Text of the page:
- If I am a student facing (and perhaps trying to camouflage) financial difficulties, I may wonder whether I will have much in common with the students driving newer cars, wearing the latest Patagonia jacket, or drinking boutique coffee while taking class notes on an expensive-looking laptop.
- If I am a student who learns at my first advising appointment that my test scores require me to enroll in remedial classes, I immediately realize that I am academically underprepared, and am also on guard about whether — or when — others are going to view me as unintelligent.
Because they already fear being seen as “less than,” such students may be more hesitant to form trusting relationships with the faculty, staff, and peers at their school. This, in turn, can decrease the likelihood that they will reach out for help if or when help is needed. After all, why would I ask what the word “syllabus” means when I already worry whether people see me as deficient or lacking? The last thing I want to do is reinforce such a perception.
One does not stretch far to understand how such doubts also distract individuals from learning. Students who understand themselves as “outsiders” anxiously scan this new and potentially hostile environment, searching for evidence about whether they will be included or rejected, valued, or dismissed. The mental and emotional energy required for this ongoing scrutiny depletes the cognitive resources that are so vital to students’ exploration and comprehension of the academic content in their classes.
Walton summarizes these thought processes — symptomatic of what social psychologists refer to as belonging uncertainty — in this way:
“Everyone worries at times about whether they belong.... But this worry is deeper and more pervasive when you face disadvantage in a setting. Then you can wonder: Do people like me belong here? And if you are out at the social world with this question in mind, even little things can seem to harbor the threat that the answer might be no.... And that inference is debilitating.”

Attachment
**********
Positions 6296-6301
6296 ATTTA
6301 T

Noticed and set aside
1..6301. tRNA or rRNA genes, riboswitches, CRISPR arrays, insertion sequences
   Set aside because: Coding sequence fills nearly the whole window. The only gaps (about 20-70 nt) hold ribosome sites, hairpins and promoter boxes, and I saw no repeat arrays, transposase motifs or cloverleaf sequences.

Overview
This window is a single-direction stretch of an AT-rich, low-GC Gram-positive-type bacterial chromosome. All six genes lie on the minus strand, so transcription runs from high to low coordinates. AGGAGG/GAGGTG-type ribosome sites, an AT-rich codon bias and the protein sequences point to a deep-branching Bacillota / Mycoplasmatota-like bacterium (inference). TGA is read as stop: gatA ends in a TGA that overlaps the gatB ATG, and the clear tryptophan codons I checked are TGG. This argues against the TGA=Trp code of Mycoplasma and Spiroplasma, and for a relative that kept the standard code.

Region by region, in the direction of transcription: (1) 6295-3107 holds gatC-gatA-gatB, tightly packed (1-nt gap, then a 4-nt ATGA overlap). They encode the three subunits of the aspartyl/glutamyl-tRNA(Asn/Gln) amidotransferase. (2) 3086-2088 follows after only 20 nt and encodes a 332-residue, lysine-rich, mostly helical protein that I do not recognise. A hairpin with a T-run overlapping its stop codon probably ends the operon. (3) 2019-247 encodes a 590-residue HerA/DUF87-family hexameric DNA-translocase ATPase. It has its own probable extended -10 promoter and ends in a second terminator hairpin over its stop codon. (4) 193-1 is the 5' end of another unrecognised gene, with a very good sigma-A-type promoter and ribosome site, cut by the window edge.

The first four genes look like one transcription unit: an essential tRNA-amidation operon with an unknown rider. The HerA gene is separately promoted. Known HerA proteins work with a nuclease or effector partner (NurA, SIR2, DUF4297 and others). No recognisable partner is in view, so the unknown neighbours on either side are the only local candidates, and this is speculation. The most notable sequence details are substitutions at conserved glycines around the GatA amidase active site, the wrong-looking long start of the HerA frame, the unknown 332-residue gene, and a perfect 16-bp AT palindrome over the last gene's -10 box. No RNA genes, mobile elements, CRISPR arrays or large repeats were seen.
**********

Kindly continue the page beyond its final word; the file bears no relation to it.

— (Excerpted from “Supporting Students’ Sense of Belonging.”)
It is debilitating in how it can influence my students’ beliefs about whether they will be able to succeed in this particular space. Even if the environment seems welcoming to some, to many, or to most individuals — even if people there do not intend to be dismissive or aloof — this may not be the lived experience for those in my class who happen to be disadvantaged. Then, when they encounter circumstances that are normal to all college students — a difficult reading assignment; a professor whose teaching style is unfamiliar, off-putting, or confusing; an unexpectedly low grade on an assignment — they may understand it as a discouraging answer to the insidious question lurking in their mind even while they sit in my class: